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UnitedKingfield Bank, Bangor, Maine ("UKB") applied to the Superintendent of the Maine Bureau of Financial Institutions ("the Superintendent"), pursuant to Title 9-B M.R.S.A. 355, to purchase certain of the assets and assume certain of the deposit liabilities of the Greenville branch office of Border Trust Company, South China, Maine ("BTC"). BTC intends to close the acquired branch and consolidate those operations with its existing branch office located in Greenville.

The application was accepted for processing on December 23, 2003. Public notice, as required by Title 9-B M.R.S.A. 252.2(B), was provided by publication and mail to interested parties affording them an opportunity to either submit written comments or request a hearing. No comments were received by the Bureau during the public comment period ending January 28, 2004.

A Principal Bank Examiner of the Maine Bureau of Financial Institutions conducted an investigation of this transaction. All evidence and pertinent material that were considered by the Examiner were also considered by the Superintendent in reaching his decision.

UKB is a $390 million savings bank operating 15 branch offices, primarily in central and western Maine. UKB is a wholly-owned subsidiary of Camden National Corporation ("CNC"), a financial services holding company with consolidated assets of $1.4 billion. CNC's other subsidiaries are Camden National Bank, a full-service bank primarily serving mid-coast Maine through its 12 banking offices, and Acadia Trust, N.A., a limited purpose bank offering investment management and fiduciary services. BTC is a $75 million commercial bank that operates three offices in central Maine and two branches in western Maine.

BTC's Greenville branch, with deposits of approximately $10 million, is located in the Guilford banking market, as defined by the Federal Reserve Bank of Boston. UKB operates three offices in the Guilford market, including its Greenville office. BTC has the smallest deposit share, at 5%, of the four banks and two credit unions operating in the market and UKB ranks second, with a 21% share. After consummation, UKB would remain the second largest competitor in the market with a 26% share of deposits, behind Bangor Savings Bank's 35% share. The increase in concentration exceeds the guidelines utilized by the United States Department of Justice ("DOJ") in analyzing the competitive impact of bank mergers.[1] The post-acquisition HHI, including the two credit unions, increases by 218 points to 2405. The DOJ reviewed the transaction and did not conclude that the proposed acquisition would have a significantly adverse effect on competition. While the proposed transaction would eliminate some direct competition in the Guilford market, any adverse competitive effects would be mitigated by the presence of four other banking alternatives in the market. Three of these alternatives are branches of financial institutions with total assets larger than the total assets of UKB, and two of the institutions have total assets larger than the consolidated assets of CNC.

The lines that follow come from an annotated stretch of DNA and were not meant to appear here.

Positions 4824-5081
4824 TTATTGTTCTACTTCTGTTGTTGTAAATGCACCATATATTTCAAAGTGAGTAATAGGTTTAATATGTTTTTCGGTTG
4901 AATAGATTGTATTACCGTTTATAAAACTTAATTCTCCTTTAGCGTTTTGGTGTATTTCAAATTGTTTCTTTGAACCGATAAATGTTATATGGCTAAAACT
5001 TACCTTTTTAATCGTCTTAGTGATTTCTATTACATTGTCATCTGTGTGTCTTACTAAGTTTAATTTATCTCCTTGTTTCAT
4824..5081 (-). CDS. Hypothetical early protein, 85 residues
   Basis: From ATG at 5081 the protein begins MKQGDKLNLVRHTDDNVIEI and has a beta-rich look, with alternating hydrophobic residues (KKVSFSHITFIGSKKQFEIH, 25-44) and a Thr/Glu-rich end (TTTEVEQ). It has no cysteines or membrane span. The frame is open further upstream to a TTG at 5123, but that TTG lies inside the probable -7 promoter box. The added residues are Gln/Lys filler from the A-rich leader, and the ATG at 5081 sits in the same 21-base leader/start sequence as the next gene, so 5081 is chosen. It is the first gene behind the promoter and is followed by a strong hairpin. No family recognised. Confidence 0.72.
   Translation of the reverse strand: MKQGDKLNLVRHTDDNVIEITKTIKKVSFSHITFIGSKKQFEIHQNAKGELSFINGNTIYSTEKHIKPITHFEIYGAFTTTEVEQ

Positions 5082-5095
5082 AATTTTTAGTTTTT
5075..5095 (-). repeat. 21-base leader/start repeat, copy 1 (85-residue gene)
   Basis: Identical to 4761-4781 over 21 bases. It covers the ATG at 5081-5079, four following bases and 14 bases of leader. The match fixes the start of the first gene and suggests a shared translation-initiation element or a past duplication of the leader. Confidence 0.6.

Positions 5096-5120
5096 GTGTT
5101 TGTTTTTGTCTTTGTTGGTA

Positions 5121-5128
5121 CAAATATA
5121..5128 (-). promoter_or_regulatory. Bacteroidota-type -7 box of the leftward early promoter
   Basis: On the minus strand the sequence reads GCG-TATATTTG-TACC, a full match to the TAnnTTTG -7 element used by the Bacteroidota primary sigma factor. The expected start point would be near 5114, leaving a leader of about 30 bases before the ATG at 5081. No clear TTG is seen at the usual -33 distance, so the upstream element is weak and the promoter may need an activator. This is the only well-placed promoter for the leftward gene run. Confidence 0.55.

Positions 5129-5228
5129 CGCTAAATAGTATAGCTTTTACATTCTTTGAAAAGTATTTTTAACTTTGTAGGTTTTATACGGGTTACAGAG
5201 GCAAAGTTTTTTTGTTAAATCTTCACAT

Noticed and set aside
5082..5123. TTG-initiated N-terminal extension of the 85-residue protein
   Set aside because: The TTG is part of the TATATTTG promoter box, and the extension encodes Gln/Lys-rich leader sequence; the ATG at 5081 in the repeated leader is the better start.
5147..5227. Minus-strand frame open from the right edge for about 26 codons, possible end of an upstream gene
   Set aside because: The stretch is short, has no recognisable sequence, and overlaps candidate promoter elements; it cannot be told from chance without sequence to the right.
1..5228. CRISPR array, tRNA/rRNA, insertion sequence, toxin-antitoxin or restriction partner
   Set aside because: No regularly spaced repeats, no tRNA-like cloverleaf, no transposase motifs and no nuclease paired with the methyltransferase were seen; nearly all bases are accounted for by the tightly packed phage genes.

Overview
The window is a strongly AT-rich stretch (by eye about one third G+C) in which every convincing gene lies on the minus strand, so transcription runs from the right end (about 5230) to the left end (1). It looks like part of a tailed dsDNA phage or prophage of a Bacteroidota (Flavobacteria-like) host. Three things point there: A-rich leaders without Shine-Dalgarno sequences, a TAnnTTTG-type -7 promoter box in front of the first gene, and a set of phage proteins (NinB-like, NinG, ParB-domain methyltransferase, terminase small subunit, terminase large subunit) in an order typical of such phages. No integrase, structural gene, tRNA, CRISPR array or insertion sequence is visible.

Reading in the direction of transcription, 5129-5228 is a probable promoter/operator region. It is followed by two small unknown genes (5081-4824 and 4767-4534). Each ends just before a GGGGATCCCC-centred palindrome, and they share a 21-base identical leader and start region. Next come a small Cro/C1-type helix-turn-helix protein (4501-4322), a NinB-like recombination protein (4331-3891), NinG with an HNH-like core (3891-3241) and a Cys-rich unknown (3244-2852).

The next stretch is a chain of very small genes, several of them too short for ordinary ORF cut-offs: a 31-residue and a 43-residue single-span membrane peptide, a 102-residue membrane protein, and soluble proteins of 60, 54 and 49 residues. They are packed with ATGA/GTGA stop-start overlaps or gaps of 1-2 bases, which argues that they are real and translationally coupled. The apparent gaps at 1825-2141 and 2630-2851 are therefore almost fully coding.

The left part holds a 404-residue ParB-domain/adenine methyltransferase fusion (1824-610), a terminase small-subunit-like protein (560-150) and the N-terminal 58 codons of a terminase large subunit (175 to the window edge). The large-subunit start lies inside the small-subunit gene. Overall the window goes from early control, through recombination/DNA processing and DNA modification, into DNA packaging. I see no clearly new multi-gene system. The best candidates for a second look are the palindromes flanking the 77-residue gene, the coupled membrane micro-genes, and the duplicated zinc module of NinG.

The consolidation of BTC's Greenville branch with UKB's Greenville branch will have no effect on the managerial resources of UKB and should have a positive effect on the financial condition of both UKB and BTC by increasing operating efficiencies, thereby enhancing their earnings. Generally, there are not significant differences in the traditional banking products and services offered, although UKB does offer computer banking and trust services.

The Bureau's analysis concludes that the proposed branch acquisition will not have a significantly adverse competitive effect in the Guilford market and that the other statutory factors are satisfactory. Therefore, the application of UnitedKingfield Bank to acquire the Greenville branch of Border Trust Company is approved. The transaction shall be completed within one year of the effective date of this Order, unless a written extension is granted by the Superintendent.

Any person aggrieved by this Order shall be entitled to a judicial review of the Order in accordance with the Maine Administrative Procedure Act, Title 5, Chapter 375, subchapter VII.

By order of the Superintendent, effective March 21, 2004.

/s/ Howard R. Gray, Jr.

Gardiner, Maine
February 23, 2004

[1] The DOJ uses the Herfindahl-Hirschman Index ("HHI"), a statistical measure of concentration based on market deposits, to analyze the competitive effects of bank mergers. A market in which the post-merger HHI is above 1800 is considered to be "highly concentrated." Generally, the DOJ does not challenge a bank merger in a highly concentrated market unless the acquisition increases the HHI by more than 200 points.


Last Updated: June 5, 2013